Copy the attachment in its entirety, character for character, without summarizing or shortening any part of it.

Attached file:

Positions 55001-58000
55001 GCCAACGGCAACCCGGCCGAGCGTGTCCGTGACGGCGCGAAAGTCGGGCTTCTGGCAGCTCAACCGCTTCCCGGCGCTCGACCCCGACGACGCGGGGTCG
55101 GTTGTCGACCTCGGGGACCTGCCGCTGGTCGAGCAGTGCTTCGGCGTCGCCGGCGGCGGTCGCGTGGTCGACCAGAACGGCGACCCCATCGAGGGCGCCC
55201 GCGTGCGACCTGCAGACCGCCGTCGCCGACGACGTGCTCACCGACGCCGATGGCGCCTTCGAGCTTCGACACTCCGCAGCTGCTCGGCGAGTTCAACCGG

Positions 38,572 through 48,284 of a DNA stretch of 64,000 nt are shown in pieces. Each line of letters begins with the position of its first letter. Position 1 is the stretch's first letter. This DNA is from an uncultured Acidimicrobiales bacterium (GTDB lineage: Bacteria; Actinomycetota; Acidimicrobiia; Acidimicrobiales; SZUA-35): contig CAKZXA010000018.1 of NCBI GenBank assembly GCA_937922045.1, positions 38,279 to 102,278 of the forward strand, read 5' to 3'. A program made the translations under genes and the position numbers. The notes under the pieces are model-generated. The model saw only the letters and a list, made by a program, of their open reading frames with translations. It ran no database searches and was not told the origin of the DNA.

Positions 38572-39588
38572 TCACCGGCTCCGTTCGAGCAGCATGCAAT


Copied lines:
Positions 55001-58000
55001 GCCAACGGCAACCCGGCCGAGCGTGTCCGTGACGGCGCGAAAGTCGGGCTTCTGGCAGCTCAACCGCTTCCCGGCGCTCGACCCCGACGACGCGGGGTCG
55101 GTTGTCGACCTCGGGGACCTGCCGCTGGTCGAGCAGTGCTTCGGCGTCGCCGGCGGCGGTCGCGTGGTCGACCAGAACGGCGACCCCATCGAGGGCGCCC
55201 GCGTGCGACCTGCAGACCGCCGTCGCCGACGACGTGCTCACCGACGCCGATGGCGCCTTCGAGCTTCGACACTCCGCAGCTGCTCGGCGAGTTCAACCGG

Positions 38,572 through 48,284 of a DNA stretch of 64,000 nt are shown in pieces. Each line of letters begins with the position of its first letter. Position 1 is the stretch's first letter. This DNA is from an uncultured Acidimicrobiales bacterium (GTDB lineage: Bacteria; Actinomycetota; Acidimicrobiia; Acidimicrobiales; SZUA-35): contig CAKZXA010000018.1 of NCBI GenBank assembly GCA_937922045.1, positions 38,279 to 102,278 of the forward strand, read 5' to 3'. A program made the translations under genes and the position numbers. The notes under the pieces are model-generated. The model saw only the letters and a list, made by a program, of their open reading frames with translations. It ran no database searches and was not told the origin of the DNA.

Positions 38572-39588
38572 TCACCGGCTCCGTTCGAGCAGCATGCAAT